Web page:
Microsoft closed down its Worldwide Partners Conference in Toronto with a promise that the coming year will provide the best year yet for its resellers, with a complete refresh of its ecosystem to restore Redmond's future.
"For the very first time, every single product in our portfolio is getting refreshed and relaunched in a 12 month cycle - that's unprecedented," said COO Kevin Turner. "It's the largest release cycle in our history and the energy and the momentum from that is unbelievable."
Microsoft as investing in improved partner rebates and rewards he said, as well as increasing the amount of training on offer, particularly for cloud technology.
Redmond's also spending $9.3bn in R&D, over $3bn more than its nearest technology rival, Turner claimed. This investment started in the recession year of 2008 and the result was a whole new lineup that was going to provide Microsoft's most important year since 1995.
Resellers have a $12bn market opportunity between now and April 8, 2014, Turner said. On that date, the 15th birthday of Windows XP, Microsoft will be holding a massive party and then "putting the operating system to sleep, rest in peace," he said. There will be no more security updates and resellers needed to spend all the time between now and then upgrading to Windows 7 rather than waiting for 8, he urged.
That said, Windows 8 will be the single biggest launch in the company's history, he promised, and it would give Microsoft a consistent user interface from the smartphone to the tablet and the desktop and the television with Metro. This creates a multi-billion opportunity for the reseller community, particularly when added to the cloud tools in Server 2012 and Azure, he claimed.
Cloud revenues grew by over 100 per cent on all Microsoft's online offerings and geographies, Turner reported, and while Redmond has public and private cloud products it is the hybrid model that Microsoft sees as the main market. Turner said he wanted 50,000 new cloud partners and urged the crowd to get on the train and make some money.
Office 365 will be Microsoft's biggest grower next year, outpacing SharePoint, and Turner spent time warning that Google was pitching for Redmond's customers for cloud apps, and provided tips for resellers to use to fight the Chocolate Factory. Winning with Office 365 was crucial to the future of both Microsoft and its resellers, he claimed, saying Office 365 had to win every single time.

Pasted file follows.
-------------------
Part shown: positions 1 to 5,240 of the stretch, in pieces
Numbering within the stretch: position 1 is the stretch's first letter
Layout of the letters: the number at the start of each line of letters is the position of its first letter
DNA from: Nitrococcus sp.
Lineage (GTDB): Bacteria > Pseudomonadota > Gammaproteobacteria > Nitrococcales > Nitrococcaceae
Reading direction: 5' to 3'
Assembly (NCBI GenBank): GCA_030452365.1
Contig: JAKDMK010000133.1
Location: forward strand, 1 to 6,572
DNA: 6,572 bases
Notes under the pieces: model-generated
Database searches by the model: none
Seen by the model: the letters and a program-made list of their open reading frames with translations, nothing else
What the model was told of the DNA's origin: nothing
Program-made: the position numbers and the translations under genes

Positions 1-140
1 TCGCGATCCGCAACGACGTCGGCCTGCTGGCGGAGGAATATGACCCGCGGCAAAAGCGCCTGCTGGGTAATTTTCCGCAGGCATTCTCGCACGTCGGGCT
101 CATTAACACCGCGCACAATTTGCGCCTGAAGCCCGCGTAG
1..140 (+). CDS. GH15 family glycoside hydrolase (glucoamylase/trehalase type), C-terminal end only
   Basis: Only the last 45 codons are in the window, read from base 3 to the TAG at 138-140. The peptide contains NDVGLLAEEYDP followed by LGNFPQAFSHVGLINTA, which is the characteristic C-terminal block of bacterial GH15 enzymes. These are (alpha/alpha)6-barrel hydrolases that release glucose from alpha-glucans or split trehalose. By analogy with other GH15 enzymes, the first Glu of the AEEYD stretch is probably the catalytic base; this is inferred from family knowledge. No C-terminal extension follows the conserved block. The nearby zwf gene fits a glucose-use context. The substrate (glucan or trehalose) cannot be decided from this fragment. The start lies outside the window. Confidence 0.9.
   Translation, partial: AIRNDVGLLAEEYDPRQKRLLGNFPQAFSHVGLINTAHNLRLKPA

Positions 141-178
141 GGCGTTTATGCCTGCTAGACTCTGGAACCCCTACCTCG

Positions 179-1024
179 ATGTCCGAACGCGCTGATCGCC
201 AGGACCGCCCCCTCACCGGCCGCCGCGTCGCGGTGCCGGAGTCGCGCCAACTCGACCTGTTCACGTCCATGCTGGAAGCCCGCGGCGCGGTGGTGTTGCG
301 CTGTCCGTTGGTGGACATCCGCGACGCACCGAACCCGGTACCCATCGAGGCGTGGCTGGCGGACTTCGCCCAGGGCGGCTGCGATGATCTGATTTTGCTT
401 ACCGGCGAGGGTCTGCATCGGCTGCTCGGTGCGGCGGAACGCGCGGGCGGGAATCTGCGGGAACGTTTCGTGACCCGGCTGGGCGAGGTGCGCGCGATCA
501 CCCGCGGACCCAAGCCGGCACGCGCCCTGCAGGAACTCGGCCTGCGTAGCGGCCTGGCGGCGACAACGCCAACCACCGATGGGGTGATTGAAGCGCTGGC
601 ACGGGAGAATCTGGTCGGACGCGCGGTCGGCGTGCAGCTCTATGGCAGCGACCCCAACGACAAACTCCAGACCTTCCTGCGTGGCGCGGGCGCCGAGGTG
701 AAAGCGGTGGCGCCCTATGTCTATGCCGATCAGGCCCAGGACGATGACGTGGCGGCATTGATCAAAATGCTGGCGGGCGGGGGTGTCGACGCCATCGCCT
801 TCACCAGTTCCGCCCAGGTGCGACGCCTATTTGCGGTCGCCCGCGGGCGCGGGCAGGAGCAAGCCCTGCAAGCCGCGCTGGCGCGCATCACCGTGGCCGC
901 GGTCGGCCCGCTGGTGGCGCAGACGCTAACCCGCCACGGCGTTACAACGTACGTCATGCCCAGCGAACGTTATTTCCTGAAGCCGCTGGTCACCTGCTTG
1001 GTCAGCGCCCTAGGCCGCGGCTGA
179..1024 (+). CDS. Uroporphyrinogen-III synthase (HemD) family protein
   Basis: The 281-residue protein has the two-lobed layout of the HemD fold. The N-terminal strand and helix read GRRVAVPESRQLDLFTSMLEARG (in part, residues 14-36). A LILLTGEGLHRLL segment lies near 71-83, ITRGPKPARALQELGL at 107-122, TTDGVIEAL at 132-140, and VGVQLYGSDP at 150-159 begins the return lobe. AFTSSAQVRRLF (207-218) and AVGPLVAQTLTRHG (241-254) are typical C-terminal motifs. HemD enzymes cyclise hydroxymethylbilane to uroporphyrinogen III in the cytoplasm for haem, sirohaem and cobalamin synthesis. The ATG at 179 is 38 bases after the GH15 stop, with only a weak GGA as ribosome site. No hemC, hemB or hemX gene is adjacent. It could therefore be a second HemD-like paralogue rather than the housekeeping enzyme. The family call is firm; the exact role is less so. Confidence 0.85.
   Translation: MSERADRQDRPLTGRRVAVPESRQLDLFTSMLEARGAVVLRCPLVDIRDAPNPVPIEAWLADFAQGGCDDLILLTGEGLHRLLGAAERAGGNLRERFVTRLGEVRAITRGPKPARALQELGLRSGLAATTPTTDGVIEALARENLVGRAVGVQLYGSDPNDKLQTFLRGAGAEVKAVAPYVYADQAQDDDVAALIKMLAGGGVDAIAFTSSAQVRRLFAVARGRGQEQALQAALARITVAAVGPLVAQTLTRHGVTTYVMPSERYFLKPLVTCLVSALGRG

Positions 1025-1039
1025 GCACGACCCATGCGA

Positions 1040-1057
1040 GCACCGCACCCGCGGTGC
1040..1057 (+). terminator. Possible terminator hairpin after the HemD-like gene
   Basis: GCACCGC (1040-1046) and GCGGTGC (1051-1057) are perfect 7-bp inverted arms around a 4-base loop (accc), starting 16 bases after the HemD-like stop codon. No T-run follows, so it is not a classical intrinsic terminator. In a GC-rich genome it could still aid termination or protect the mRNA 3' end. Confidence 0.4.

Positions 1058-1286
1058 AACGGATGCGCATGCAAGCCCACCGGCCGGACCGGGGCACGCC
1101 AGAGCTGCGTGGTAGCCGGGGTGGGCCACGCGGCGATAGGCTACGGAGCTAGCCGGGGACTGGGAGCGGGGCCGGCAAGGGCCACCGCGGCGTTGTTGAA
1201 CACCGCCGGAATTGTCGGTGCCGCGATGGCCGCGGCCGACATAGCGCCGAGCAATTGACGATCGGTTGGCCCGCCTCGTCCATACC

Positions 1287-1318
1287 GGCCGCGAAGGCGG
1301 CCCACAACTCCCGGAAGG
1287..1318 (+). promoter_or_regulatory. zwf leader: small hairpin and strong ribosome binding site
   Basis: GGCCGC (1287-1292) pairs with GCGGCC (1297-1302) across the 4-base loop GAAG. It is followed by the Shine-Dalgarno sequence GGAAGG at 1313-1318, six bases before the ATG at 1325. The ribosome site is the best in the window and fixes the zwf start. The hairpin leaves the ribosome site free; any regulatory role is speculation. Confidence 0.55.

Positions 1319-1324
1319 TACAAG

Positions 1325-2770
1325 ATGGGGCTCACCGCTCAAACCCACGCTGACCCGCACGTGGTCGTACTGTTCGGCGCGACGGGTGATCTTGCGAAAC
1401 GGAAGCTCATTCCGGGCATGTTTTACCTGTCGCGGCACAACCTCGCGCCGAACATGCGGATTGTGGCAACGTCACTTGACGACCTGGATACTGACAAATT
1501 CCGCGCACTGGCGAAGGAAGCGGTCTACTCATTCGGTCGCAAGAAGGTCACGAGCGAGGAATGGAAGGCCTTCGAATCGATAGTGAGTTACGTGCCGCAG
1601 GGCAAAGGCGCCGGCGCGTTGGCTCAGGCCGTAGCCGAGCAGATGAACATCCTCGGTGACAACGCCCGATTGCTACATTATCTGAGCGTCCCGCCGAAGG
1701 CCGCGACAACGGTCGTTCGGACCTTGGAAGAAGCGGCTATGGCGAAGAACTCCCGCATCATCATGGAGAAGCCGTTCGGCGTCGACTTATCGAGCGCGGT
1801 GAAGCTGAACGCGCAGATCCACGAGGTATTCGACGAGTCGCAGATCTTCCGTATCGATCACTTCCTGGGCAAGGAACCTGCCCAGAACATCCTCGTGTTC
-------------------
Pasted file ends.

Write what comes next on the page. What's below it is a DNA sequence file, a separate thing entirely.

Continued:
Turner carried on with the VMware bashing that took place on Tuesday, saying Microsoft's virtualization portfolio was growing at twice the rate of VMware and pointing to July figures from IDC recording Maritz's crew had lost market share last quarter. He also flashed up comparison slides claiming that Microsoft could provide virtualization at a third of the price of its chief rival. VMware has declined to comment on the matter.
But VMware isn’t the only company coming in for stick. On the database side, Microsoft was now leading the SQL market, Turner claimed, and resellers should use it to "rescue people from Oracle and IBM and others." Microsoft's forthcoming Hadoop product would provide another avenue for competition against Oracle and others, he said.
Apple too caught his ire. Turner rehashed the strange case of Apple's Siri service recommending a Nokia Phone 7 as the best smartphone, a response Cupertino appears to have "fixed." The Mountain Lion operating system, due out later this year, will be a hodge-podge of code that users wouldn’t like, he predicted, and this made them vulnerable to attacks from Windows 8 and the Surface platform.
"I warn and remind everybody that while history may repeat itself, opportunities don't," Turner concluded. "The opportunity we have this year right now is to seize the moment, seize the day."
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